A NEW SUPERMARKET IN THE HIGH STREET.
Plans have been submitted for a mixed retail, residential and office development on the site of the old garages and Claridge House at 27-29 Barnes High Street (Application 10/2112/FUL). The hearing for this was held at York House on Thursday 6th January. There were formal objections from Cllr Gemma Stockley, myself and Chris Wilkins, owner of former One Stop (and also a written objection from Zac Goldsmith). Nevertheless it went to three separate votes and on each occasion there was deadlock (4 votes for and 4 against). The casting vote of the Chairman (Cllr David Linnette) meant that the application went through.
Many Barnes residents are looking forward to a Waitrose or Marks and Spencer food store arriving, so they may be perplexed as to why we should make objections.
We would agree that the facility, considered in isolation, would be marvellous but our objections are in fear of the IMPACT.
The retail area proposed is 8,676 sq ft. More then twice the size of the former One Stop site. Clearly it is designed with a supermarket in mind. There will not be a demand for two supermarkets in Barnes High Street so one will remain empty – as likely as not the One Stop site, which lies in the centre of the shopping area. If however (with Sainsbury’s around the corner), the new site is the empty one, what will happen to it? It is too inflexible in its design to be considered for alternative use.
There has been no parking provision made for the 5 maisonettes and 3,542 sq ft of office space proposed and parking is already very limited in this part of Barnes.
No loading bay has been agreed. The road (and pavement) is particularly narrow and on a curve at this site. Will traffic be able to get past at all?
A supermarket of this size will hold sufficient stock to threaten Seals, Barnes Fish shop, the Real Cheese shop, Victoria’s, the Parish bakery, Londis and Two Peas in a Pod. Barnes High Street has more empty shops than any other part of Barnes already.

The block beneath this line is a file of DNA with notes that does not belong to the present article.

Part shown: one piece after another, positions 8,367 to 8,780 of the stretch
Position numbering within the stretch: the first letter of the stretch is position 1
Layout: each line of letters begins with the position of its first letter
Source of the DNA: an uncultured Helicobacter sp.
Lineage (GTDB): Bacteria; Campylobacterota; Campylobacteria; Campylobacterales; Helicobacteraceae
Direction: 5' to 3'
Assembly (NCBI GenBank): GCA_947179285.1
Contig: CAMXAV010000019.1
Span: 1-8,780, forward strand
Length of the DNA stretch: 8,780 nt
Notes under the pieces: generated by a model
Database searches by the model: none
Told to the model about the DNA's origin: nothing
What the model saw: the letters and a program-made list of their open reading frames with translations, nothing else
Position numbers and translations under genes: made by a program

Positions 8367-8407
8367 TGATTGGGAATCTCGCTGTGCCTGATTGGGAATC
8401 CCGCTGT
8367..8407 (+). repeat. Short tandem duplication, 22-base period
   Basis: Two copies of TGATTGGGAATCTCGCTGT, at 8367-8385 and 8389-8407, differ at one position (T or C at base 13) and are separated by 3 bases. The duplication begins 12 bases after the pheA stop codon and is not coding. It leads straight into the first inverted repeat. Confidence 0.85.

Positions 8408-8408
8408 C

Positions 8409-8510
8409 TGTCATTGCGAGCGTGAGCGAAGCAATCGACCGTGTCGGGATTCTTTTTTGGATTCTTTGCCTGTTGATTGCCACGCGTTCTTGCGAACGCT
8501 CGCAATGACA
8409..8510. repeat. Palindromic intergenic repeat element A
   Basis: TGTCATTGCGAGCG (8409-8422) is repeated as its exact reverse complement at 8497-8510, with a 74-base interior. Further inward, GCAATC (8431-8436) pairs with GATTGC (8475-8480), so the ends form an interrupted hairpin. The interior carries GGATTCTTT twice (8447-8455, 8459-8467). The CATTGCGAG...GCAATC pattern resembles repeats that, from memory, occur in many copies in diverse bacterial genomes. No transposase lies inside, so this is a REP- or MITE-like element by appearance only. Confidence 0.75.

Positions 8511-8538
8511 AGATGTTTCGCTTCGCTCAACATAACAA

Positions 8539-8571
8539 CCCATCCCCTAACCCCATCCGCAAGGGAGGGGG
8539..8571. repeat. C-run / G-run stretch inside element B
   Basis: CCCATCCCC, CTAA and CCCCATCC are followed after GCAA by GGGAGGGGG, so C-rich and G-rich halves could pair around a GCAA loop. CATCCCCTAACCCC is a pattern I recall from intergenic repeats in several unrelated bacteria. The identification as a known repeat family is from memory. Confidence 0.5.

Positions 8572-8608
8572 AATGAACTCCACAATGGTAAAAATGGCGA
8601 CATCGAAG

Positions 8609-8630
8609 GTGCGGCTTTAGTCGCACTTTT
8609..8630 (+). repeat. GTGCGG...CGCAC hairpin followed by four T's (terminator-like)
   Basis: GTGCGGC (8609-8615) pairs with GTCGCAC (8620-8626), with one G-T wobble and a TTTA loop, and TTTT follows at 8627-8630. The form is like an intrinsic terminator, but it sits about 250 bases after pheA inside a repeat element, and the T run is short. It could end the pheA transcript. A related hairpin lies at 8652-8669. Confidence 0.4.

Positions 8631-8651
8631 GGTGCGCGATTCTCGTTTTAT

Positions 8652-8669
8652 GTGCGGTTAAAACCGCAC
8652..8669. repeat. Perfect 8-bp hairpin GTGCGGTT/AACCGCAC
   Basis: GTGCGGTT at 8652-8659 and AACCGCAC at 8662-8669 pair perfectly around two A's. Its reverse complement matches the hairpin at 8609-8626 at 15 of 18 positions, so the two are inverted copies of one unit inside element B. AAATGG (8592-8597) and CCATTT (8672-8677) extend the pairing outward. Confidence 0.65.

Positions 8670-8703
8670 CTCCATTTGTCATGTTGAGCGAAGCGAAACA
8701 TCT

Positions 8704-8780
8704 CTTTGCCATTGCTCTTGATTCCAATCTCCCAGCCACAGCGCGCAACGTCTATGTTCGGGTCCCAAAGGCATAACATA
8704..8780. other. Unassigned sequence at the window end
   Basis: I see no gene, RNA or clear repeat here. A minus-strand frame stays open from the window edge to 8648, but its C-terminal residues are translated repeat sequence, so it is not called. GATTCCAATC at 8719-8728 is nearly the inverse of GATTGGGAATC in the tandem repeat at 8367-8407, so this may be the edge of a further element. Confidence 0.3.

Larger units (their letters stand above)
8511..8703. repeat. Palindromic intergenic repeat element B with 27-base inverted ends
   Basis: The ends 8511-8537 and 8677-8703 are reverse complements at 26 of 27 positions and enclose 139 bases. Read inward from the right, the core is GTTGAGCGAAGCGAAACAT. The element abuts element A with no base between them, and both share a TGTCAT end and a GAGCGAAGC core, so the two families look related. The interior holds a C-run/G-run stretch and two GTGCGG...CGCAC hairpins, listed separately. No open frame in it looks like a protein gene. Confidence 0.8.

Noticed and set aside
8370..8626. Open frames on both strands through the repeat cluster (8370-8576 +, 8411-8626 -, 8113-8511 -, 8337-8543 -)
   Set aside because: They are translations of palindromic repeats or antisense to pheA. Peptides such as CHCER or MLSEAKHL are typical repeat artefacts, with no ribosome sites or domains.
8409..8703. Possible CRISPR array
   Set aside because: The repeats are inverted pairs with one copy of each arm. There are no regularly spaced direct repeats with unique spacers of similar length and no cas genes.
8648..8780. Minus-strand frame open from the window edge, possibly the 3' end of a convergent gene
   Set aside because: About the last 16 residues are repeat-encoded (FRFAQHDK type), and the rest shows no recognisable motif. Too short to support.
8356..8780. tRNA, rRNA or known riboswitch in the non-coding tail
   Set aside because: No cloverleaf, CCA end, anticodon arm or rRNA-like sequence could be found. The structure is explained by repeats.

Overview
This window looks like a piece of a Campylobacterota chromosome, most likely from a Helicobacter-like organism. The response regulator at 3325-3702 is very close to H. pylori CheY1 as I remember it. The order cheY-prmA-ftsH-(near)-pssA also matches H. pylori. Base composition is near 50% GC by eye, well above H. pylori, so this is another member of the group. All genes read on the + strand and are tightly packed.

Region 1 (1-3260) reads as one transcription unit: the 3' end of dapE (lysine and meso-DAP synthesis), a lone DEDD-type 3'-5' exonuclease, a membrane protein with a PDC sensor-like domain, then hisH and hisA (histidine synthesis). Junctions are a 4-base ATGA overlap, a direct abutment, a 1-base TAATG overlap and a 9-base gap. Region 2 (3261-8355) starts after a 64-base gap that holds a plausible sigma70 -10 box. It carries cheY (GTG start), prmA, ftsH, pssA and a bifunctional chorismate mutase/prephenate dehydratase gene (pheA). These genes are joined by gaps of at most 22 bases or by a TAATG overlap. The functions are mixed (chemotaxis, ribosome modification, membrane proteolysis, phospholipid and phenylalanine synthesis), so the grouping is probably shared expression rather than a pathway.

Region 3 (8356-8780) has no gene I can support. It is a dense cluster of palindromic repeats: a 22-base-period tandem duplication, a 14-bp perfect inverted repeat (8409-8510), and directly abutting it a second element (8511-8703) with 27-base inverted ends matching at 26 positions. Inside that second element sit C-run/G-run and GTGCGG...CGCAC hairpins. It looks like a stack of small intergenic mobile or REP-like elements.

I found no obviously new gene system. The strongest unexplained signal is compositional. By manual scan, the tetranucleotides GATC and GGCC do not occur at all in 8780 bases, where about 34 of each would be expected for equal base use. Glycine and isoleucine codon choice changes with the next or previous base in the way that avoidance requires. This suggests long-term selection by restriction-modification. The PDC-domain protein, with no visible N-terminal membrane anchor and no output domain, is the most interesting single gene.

The counter argument (put forward by Cllr Miller several times) is that supermarkets increase footfall (the implication being that people will then shop into other shops). However my own research from questioning shoppers in the Farmers’ market, showed that 50% were not intending to go anywhere else other than home. I suggest that might be the case after loading up at the supermarket.
My main grievance was that Cllr Miller argued it would be good for Barnes and Cllr Morris was extremely doubtful (on the basis of impact on the town centre and on traffic problems). But neither had any facts or proof and the vote was being made on the basis of guesswork. Surely for something as important as this, we rely on our Council to carry out the necessary research? Research was carried out for Sainsbury’s in White Hart Lane, which suggested Barnes was a “retail healthy” area and could accept more shops. Some of the Councillors quoted this, but it was published before the recession. We now have 20 – 25 vacant shops in Barnes….hardly a sign that it is “healthy” and given that we are one of the top ten places in the UK for internet shopping (Experian research), the situation is not likely to improve much in the near future.
This development is not in the “key frontage” section of the High Street. Rather it is off-centre. It could have become offices or even residential (or, as it was originally Council land – it could have been a much needed car park!). Chris Wilkins’ shop however cannot change its land use from retail. And as a final irony – it is in a conservation area!
I worry that The New Economic Foundation’s forecast of “Death in the High Street” might happen on our very doorstep.